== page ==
How I see Piazza Navona

The post about Angels and Demons gives me the inspiration to blog about one of Rome’s spot to see – the Piazza Navona.

Piazza Navona, Rome, Italy

I am not an expert of Rome, so I’ll try to describe it the way that I see it. But there is a plentiful of interesting things to see here.

Usually, Cart and I would usually take the tram. Trying to drive and find parking in the city centre is a maddening, frustrating chore.

Tram in Rome, Italy

Taking the tram, by itself is an interesting experience. Each journey costs 1.50 euro regardless of how long or short it is. You buy a ticket from the dispenser and need to get it validated with the machine inside the tram. Grab a seat and enjoy the view. Sometimes you’d spot interesting scenes like this :

Someone getting married, Rome, Italy

And when you are at your destination, you’d need to press a button or the exit doors will not open. The doors aren’t automatic.

Stop at the end of the line which is the Via Di Torre Argentina where one of the first things that you will see is an ancient Roman Ruins where Caesar was murdered.

Cat at Cat Sanctuary, Via Di Torre Argentina, Rome, Italy

This place is also memorable for the amount of cats here. Cats are very special in Rome and below you’d find a cat sanctuary where you  could play or even adopt cats.

If you walk a little bit further, you’d see a statue covered with paper. This is called the Pasquino.

Pasquino, Rome, Italy

What is interesting about the pieces of paper is that written on it is complains about the pope and the government. In the old days, it was probably dangerous to speak out openly. Hence it became a “talking statue” to express dissatisfaction. Could this be the inspiration for “the head” in Art Attack?

Moving further along for a few minutes, you’d see the pantheon.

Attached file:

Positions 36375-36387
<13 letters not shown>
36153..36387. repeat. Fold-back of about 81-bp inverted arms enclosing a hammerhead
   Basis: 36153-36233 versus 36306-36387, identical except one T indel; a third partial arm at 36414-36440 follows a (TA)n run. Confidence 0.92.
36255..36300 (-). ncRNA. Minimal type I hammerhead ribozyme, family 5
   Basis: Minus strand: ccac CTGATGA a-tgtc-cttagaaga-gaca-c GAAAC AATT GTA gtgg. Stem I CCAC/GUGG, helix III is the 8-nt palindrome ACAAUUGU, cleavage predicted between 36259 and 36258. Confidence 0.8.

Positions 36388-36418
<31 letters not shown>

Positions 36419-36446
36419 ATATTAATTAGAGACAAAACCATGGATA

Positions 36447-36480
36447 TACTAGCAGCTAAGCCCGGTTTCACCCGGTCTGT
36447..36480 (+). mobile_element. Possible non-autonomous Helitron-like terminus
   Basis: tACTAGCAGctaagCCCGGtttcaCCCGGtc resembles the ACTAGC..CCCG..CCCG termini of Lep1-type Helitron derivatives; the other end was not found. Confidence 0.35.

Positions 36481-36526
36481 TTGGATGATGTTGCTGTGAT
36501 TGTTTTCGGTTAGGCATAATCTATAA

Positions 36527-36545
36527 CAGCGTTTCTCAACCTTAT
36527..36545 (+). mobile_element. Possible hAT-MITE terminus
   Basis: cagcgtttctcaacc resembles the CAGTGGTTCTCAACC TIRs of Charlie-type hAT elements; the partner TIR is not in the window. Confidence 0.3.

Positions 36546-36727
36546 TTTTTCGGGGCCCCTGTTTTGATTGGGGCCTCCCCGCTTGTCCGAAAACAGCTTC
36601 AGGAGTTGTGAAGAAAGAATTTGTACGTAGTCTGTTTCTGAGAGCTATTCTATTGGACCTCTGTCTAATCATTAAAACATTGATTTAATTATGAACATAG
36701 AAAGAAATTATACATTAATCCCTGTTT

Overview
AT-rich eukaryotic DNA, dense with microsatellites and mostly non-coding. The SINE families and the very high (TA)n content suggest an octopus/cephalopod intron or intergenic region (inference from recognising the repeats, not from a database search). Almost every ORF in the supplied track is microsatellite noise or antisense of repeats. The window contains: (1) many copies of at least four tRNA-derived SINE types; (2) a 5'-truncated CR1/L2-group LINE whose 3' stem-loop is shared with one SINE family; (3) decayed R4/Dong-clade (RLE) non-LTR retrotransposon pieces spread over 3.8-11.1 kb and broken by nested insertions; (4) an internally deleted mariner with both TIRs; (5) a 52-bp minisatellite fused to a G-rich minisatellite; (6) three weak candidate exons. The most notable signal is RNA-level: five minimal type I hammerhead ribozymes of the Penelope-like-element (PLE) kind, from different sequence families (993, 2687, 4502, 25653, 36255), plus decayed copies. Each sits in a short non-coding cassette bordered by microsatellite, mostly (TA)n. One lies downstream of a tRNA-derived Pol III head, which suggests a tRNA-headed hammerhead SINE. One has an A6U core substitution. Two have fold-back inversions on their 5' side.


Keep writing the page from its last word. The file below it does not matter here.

Pantheon, Rome, Italy

It is impressively big. My guess is that you could stack at least 50 people on their heads before they could even reach the top of the ceiling.

What’s interesting to me about the Pantheon is that on the top, is a dome. And there is a hole in the middle of it. I’m not sure why the reason for that is. But it makes me amazed at how well preserved the pantheon is, despite the risk of rain splashing in.

And moving along the way, you might find a few interesting things :

Rome, Italy

Jerrick and I stumbled upon this little shop selling all sorts of wooden things! He’s a little creeped out by Pinocchio. But I thought it was charming. Did you know that Pinocchio is an Italian Fairy Tale?

Rome, Italy

This statue reminds me of Thief, the Dark Project.

And at length,  we reach Piazza Navona.

It’s easily distinguishable because there are always loads of people here. There are restaurants all around the area and there are also a couple of people selling toys and flowers. You’d have to be careful though, since they can be very persistent in selling their stuff. Sometimes, if you are lucky, you might find interesting buskers :

For me, one of the memorable thing about Piazza Navona is the number of talented artists there.

Piazza Navona, Rome, Italy

I like looking at the different artworks, especially the caricatures that the artists drew, on the spot. As I loved caricatures, I had a caricature of Cart and I done one time.

Caricature of Cart and Rinaz

Piazza Navona is an interesting place to be. I’ve been told that in the old days, the area will be closed and flooded and there were boat races going on. Piazza Navona, Rome, Italy

I wonder how they did that.

Visualizzazione ingrandita della mappa

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9 Replies to “How I see Piazza Navona”

  1. The mumps? Tee hee … I never noticed that until you mentioned it 😛

    And yeah, you’re right about the romanticism about travelling with someone special. Doesn’t matter where it be 🙂

  2. Cart looks like he had mumps. I totally get what you mean about the Art Attack inspiration, I see the likeness. Seems so romantic to be travelling there with Cartcart.